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In Big History Year 2, students are studying the extent to which the Modern Revolution has been a positive or negative force on their assigned neighborhood.  Students first participated in a Building-Background-Knowledge workshop in the school, then engaged in a walking tour through four neighborhoods (Gowanus, Red Hook, Greenpoint, or Battery Park City).  In their neighborhood walks, students took pictures and collected evidence for a field guide of their neighborhood, describing the area’s development (condition and function of buildings, etc.), environment/pollution, living conditions (housing stock, age, condition), economy (businesses, etc.), and aesthetics/activities.

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In US History, students studied our criminal justice system and potential causes for the inequalities within it. Students analyzed the effects of mass incarceration on the United States and the role of restorative practices in combating mass incarceration. Students first watched the film “13th” in which filmmaker Ava DuVernay explores the history of racial inequality in the United States, focusing on the fact that the nation’s prisons are disproportionately filled with African-Americans.  Students engaged in deep post-film discussions about the following questions: “Do you agree with the filmmaker about the ways the criminal justice system is set up – as a new form of “slavery” for people of color? Why/why not?” and “How could we as a country improve our criminal justice system? What solutions could you think of?” and “How can Restorative Practices help solve the problem of mass incarceration in our country?” This ET was originally developed in tandem with the BCS PTA Executive Board.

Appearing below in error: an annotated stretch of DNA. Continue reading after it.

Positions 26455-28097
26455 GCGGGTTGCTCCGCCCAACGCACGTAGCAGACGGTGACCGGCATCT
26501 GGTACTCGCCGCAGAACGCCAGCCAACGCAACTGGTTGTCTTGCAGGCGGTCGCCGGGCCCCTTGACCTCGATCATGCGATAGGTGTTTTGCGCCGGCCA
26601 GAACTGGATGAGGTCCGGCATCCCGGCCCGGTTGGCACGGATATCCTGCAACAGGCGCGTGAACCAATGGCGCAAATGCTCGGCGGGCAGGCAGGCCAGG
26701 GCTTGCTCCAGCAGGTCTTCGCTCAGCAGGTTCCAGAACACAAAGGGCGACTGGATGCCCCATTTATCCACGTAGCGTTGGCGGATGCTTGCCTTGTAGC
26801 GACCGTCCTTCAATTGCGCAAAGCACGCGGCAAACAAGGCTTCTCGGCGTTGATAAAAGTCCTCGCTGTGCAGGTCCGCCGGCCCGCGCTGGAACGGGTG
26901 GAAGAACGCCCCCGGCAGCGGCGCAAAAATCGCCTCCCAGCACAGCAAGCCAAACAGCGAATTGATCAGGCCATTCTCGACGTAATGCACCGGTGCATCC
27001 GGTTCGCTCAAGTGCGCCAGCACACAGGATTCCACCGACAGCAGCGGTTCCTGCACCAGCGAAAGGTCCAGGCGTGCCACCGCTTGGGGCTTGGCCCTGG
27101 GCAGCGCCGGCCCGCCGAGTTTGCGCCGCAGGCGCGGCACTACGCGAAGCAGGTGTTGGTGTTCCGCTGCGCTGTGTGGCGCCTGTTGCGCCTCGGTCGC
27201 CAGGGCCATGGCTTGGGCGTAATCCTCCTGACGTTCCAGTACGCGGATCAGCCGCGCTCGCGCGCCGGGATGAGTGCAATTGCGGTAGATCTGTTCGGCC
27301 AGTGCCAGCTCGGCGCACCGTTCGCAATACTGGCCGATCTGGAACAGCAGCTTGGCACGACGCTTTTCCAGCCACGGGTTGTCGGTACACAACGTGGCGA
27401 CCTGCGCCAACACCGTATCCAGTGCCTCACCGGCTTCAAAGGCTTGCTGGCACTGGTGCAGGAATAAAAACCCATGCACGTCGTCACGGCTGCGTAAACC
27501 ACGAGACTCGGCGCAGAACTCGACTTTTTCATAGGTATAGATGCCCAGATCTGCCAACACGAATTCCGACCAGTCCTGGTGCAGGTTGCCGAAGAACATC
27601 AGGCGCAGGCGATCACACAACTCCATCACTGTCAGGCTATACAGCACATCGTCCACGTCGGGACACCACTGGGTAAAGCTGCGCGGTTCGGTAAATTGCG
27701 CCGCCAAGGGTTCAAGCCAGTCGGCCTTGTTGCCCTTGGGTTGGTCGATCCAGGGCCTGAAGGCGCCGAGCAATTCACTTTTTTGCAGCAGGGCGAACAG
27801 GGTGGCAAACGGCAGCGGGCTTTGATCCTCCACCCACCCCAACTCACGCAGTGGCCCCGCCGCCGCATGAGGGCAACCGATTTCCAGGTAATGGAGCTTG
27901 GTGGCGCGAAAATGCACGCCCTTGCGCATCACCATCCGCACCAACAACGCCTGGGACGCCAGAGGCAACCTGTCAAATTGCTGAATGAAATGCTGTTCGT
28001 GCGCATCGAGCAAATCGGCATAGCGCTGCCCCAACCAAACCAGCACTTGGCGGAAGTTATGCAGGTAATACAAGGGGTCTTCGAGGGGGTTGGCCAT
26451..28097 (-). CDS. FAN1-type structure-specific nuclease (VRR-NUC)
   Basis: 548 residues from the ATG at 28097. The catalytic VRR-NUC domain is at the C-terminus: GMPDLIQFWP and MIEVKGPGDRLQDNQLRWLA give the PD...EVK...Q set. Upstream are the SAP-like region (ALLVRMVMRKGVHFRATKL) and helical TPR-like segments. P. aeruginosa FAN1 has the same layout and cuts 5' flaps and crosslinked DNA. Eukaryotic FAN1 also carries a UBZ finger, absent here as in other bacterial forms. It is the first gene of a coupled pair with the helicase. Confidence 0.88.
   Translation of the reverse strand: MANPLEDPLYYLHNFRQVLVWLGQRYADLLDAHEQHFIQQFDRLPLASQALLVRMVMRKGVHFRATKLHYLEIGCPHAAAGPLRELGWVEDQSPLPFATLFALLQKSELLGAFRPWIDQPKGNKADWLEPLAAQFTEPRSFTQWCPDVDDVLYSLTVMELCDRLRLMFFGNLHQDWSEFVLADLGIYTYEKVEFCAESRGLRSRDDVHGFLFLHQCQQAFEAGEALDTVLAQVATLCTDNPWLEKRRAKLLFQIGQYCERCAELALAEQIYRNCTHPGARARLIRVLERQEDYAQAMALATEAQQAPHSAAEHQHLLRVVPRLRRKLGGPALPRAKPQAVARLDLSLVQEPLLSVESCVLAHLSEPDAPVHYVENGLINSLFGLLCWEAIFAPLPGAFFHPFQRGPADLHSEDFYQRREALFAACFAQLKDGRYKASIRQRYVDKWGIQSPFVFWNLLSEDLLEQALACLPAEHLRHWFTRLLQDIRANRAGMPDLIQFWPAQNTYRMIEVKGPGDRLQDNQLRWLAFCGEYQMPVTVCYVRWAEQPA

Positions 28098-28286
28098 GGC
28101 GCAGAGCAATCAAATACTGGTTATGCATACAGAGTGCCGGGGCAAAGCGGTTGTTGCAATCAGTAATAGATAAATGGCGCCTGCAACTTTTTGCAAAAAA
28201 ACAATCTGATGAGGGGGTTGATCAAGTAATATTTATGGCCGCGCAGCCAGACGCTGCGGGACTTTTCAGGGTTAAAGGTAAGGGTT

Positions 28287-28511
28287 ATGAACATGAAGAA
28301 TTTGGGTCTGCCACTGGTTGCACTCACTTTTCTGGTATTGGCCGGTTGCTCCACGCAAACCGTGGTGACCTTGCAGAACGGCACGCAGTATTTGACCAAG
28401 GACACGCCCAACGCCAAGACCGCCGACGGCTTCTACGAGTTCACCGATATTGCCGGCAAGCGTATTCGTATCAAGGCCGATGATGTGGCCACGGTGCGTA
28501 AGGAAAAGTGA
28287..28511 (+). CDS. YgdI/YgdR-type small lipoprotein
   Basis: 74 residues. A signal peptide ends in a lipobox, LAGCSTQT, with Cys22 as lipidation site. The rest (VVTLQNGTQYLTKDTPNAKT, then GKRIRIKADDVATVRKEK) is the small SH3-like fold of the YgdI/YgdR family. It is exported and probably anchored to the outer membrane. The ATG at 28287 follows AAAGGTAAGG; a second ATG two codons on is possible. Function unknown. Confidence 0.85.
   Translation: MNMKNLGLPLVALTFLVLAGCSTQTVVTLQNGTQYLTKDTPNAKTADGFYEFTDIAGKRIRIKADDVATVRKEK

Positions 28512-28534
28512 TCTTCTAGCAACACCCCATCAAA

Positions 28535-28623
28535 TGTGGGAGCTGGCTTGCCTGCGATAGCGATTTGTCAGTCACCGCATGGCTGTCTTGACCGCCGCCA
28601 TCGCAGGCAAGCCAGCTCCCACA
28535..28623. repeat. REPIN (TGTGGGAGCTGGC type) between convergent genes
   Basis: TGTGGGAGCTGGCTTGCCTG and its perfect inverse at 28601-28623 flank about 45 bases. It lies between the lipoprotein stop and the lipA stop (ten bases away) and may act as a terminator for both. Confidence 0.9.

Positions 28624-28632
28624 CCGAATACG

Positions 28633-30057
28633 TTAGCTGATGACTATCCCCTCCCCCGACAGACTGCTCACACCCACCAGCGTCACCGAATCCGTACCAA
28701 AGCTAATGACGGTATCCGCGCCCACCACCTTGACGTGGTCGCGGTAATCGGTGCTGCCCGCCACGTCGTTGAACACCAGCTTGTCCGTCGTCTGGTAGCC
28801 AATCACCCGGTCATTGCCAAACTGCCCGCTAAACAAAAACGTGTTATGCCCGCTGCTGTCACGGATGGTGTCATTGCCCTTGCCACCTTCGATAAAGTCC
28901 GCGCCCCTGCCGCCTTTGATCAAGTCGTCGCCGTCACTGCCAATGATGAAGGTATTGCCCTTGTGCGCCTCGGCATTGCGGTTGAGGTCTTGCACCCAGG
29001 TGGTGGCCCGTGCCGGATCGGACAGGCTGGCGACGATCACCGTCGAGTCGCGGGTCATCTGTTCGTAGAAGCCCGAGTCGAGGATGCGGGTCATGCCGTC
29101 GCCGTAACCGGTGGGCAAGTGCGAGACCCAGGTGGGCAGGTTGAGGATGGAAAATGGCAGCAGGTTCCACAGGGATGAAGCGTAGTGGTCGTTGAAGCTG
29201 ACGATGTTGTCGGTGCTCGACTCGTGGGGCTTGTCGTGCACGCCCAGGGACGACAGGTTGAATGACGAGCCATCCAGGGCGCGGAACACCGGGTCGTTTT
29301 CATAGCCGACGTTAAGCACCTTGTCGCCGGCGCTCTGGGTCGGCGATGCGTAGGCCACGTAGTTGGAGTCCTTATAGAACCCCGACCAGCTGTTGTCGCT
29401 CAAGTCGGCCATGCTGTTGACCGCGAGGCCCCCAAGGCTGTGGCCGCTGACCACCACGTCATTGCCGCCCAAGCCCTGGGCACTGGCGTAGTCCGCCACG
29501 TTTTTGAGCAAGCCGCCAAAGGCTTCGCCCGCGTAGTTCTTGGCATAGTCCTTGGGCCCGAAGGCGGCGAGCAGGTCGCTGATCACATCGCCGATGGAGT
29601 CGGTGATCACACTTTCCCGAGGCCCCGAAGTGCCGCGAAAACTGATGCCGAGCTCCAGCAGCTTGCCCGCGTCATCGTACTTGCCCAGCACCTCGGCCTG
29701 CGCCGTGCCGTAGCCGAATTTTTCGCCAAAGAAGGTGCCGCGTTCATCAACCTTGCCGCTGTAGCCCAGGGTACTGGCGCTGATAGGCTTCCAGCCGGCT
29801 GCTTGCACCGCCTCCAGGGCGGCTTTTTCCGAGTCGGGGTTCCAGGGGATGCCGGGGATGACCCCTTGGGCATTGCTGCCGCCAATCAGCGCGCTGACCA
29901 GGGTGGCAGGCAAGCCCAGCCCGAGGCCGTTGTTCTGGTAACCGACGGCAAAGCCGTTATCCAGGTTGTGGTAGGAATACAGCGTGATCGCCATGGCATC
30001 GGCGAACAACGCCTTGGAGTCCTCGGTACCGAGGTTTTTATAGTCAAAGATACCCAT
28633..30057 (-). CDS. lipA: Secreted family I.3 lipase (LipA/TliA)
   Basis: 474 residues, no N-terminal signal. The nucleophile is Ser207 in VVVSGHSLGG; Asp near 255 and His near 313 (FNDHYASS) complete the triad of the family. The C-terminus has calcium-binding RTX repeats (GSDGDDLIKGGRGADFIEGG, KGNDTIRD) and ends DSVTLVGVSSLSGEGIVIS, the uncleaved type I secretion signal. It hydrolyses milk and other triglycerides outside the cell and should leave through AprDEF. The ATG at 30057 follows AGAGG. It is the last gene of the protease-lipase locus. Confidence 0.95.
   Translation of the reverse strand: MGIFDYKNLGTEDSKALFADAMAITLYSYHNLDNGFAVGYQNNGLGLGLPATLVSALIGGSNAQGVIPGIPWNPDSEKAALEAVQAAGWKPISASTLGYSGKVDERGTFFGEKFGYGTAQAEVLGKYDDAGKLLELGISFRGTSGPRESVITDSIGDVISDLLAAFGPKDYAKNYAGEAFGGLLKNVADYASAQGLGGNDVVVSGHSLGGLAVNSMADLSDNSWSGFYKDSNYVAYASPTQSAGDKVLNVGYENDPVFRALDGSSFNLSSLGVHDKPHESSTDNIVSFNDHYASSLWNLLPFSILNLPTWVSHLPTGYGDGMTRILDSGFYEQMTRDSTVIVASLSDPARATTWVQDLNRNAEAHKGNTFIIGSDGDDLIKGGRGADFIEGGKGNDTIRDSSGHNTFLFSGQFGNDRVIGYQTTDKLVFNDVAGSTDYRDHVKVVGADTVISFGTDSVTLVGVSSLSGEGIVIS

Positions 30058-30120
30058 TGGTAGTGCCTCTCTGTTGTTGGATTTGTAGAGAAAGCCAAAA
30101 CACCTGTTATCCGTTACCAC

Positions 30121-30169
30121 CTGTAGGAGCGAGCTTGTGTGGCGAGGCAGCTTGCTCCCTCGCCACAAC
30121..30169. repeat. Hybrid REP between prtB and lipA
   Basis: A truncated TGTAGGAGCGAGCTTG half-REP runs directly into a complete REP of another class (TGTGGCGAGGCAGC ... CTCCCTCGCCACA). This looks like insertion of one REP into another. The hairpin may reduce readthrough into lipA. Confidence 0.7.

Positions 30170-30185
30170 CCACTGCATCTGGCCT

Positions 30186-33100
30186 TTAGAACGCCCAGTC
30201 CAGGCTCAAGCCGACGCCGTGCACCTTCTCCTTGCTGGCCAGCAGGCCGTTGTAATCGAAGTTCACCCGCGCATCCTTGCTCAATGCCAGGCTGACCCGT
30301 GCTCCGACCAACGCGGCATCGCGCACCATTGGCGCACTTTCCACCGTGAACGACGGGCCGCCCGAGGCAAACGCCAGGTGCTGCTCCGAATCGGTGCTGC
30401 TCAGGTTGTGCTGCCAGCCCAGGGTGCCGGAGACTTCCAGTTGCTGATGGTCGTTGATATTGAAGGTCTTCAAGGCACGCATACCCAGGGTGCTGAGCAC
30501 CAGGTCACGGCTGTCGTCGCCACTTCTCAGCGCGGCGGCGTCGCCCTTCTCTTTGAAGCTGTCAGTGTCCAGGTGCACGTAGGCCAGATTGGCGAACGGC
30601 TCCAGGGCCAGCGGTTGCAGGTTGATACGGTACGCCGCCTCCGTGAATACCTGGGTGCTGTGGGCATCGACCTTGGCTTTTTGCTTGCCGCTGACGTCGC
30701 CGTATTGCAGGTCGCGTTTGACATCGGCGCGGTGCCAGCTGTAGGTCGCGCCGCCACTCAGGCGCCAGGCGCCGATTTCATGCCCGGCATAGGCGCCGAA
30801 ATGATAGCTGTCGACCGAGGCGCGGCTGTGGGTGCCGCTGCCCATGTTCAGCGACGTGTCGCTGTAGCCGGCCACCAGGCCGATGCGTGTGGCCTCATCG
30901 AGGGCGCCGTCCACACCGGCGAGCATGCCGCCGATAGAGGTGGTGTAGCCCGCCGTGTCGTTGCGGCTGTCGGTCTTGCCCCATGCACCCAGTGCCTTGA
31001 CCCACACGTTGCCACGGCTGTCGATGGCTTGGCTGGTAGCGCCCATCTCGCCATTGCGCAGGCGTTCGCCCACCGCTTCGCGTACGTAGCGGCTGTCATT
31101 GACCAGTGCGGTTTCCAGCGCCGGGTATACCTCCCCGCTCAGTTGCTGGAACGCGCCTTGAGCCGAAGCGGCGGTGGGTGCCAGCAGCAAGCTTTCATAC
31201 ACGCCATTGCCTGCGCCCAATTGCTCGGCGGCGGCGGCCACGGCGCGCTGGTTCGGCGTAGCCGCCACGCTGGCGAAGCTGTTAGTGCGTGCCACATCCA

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In Economics, students have been studying how wealth, poverty, equality and power shape economic choices, in part using a curriculum by Generation Citizen, an activist citizenship program funded by the City Council. In this program, college students co-teach the classes with the goal of making our seniors economically aware of their choices and political power.  Today’s ET involved a focus on “What is wealth in America?” where students investigated how transfer of wealth happened in various points in American history. Students visited the Met, the National Museum of the American Indian, and the Museum of American Finance. At each location, students explored artifacts of wealth reflected in various American economies, including pre-modern barter economies. Then students enjoyed a presentation from Ridgewood Bank about the importance of learning about finances at a young age.